In today’s Gospel, Jesus assembled his apostles and trained them to be missionaries. He admonished them to “shake the dust from their feet.” He cautioned them to avoid groups who have rejected his Gospel ideals of love and forgiveness. He reminded them that God created us without asking our permission. But God will not save us unless we accept his offer of divine love and salvation.
His words about “traveling light” direct his budding missionaries to have a spirit of freedom about their possessions so they can depend on God. This will be symbolized by their depending on the charity of others. Jesus would say that the laborer deserves compensation for his work. While it is true that St. Paul earned a living by his tent making while doing mission work, he did this to stop those critics who might accuse him of preaching the Gospel just to make money.
The money scandals associated with some TV preachers, as well as mismanagement by some church agencies, are cautionary tales that prove how wise and correct Christ’s teaching on money and mission was and still is.
When Christ’s missionaries went out to preach, they did not create a message of their own. They proclaimed what they heard Jesus say and did. They did not preach their opinions; they shared the wisdom of Jesus. Like the prophets of old, they insisted, “Thus says the Lord!” They expected more than a hearing of Christ’s message. They confronted their listeners with the challenge to repent! Agreement with nice words won’t work.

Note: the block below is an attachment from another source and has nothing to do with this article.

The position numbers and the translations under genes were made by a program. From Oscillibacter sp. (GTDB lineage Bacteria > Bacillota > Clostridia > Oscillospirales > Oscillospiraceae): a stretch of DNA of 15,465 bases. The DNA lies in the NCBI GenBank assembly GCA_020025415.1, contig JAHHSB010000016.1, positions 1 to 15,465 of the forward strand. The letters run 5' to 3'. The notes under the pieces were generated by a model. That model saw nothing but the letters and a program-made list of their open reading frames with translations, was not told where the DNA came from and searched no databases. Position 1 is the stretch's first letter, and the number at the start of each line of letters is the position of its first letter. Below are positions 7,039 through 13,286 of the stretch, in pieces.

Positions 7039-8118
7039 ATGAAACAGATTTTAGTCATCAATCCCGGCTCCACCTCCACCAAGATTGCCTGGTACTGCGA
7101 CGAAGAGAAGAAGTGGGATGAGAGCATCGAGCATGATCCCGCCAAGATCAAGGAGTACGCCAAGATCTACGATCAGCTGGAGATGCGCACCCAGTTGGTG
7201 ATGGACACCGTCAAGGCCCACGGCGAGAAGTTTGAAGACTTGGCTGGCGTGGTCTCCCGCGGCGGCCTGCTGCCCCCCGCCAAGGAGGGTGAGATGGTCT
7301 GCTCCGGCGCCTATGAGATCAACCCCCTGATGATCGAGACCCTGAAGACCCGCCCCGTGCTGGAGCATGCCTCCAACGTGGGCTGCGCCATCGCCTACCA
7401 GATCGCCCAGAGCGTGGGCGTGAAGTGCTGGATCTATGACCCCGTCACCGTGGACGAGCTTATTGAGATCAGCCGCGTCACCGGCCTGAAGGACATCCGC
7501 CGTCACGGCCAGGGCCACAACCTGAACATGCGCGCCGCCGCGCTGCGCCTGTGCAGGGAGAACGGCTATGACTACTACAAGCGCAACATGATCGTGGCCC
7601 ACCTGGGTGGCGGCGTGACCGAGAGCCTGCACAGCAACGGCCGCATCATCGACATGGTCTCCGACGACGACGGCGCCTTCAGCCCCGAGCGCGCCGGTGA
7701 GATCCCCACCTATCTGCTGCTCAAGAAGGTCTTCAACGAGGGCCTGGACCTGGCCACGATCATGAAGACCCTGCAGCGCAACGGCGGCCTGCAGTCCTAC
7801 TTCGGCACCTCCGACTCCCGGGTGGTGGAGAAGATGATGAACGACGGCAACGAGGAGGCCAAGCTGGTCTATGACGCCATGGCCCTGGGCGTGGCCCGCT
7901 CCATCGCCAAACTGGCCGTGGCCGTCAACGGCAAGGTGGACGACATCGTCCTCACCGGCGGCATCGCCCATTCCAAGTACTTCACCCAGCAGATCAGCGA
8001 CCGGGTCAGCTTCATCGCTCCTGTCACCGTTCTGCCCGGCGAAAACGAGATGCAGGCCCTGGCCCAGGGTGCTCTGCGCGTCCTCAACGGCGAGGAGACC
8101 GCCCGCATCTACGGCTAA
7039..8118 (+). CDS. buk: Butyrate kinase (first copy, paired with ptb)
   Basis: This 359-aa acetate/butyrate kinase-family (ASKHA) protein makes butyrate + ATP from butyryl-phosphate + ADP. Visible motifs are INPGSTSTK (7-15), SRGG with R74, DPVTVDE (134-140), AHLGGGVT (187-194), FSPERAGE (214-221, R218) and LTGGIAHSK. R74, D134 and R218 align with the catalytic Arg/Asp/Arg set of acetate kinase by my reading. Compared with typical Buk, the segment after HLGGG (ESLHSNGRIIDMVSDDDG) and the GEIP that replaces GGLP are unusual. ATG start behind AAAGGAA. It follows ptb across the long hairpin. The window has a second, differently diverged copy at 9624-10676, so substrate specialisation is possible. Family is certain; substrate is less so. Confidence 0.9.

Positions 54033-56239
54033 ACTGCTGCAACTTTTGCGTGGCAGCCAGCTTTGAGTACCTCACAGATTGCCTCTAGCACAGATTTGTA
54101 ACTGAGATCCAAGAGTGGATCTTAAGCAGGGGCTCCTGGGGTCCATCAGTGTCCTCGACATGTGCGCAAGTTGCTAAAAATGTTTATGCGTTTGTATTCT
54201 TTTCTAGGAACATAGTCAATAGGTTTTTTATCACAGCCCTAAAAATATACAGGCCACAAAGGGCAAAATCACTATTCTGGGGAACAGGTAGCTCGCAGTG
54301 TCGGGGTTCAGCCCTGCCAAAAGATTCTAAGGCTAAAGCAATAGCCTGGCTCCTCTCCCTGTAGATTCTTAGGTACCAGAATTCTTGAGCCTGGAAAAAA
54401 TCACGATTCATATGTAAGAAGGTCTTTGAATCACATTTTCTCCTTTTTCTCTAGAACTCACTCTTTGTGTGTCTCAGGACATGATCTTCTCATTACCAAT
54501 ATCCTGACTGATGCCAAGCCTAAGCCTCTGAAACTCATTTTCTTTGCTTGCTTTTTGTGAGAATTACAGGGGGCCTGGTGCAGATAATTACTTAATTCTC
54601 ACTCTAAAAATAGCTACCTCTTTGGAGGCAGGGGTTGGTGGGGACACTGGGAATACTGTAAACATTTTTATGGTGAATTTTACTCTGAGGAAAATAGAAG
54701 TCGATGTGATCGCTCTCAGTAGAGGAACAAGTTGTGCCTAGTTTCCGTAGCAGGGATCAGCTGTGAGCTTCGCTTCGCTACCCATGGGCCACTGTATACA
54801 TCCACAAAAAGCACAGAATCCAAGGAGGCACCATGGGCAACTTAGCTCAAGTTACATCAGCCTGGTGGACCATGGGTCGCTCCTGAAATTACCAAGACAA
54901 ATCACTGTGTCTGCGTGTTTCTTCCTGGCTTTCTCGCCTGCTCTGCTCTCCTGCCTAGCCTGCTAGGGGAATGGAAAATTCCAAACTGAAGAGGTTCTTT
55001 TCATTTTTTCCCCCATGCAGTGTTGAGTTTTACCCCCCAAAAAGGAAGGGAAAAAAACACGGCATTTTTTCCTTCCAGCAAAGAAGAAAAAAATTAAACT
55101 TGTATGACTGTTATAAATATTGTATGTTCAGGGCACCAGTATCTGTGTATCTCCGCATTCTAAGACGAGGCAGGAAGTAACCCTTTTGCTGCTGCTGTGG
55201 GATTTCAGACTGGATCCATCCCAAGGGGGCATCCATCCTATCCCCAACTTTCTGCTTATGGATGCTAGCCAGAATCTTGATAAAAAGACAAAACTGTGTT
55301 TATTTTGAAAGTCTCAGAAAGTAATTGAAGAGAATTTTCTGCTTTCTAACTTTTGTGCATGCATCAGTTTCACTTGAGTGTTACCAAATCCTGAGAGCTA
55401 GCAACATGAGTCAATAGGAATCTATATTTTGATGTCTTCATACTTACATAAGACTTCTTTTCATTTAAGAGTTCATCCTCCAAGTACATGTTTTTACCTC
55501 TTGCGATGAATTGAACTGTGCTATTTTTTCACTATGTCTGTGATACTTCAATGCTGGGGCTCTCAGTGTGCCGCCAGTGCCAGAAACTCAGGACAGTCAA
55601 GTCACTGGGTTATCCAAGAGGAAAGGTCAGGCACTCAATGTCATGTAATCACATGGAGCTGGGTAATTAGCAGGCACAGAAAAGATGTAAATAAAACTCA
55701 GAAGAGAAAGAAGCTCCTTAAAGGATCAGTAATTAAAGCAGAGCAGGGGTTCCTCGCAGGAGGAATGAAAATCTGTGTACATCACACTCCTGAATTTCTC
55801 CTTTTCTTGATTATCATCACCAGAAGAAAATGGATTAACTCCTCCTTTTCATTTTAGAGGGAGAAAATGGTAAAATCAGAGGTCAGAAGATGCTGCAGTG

To follow Christ will demand a change in their minds and behavior. To convert to Jesus involved the hurt that accompanies abandoning sin and walking the path of Christian virtues.
Jesus required his new missionaries to be tough about the truth as well as compassionate to the poor and healing the sick. Jesus commands them to anoint the sick. Oil —from olive trees —was considered the most important medicine of that era. They anointed with oil the wounds of illness and led the people to open their hearts to Christ.
In New Testament language the term repent means both regretting one’s sins and also requires an act of faith in our Lord Jesus Christ. As we are aware, oil today is part of the sacrament of anointing of the sick. Oil is also used for the ordination of priests, hands that will hold the body and blood of Christ at Mass.
In concluding this meditation, we note that Jesus trained his missionaries to be sure to take his power of love of God and people to the countless number of hungry souls in every town, city and country in the world. Missionaries are to love until it hurts. They will learn to “keep loving all classes of people even when your love is rejected and causes you great suffering.” That’s the cross that great missionaries carry.
Norbertine Fr. McBride is a popular lecturer and author of more than 40 books.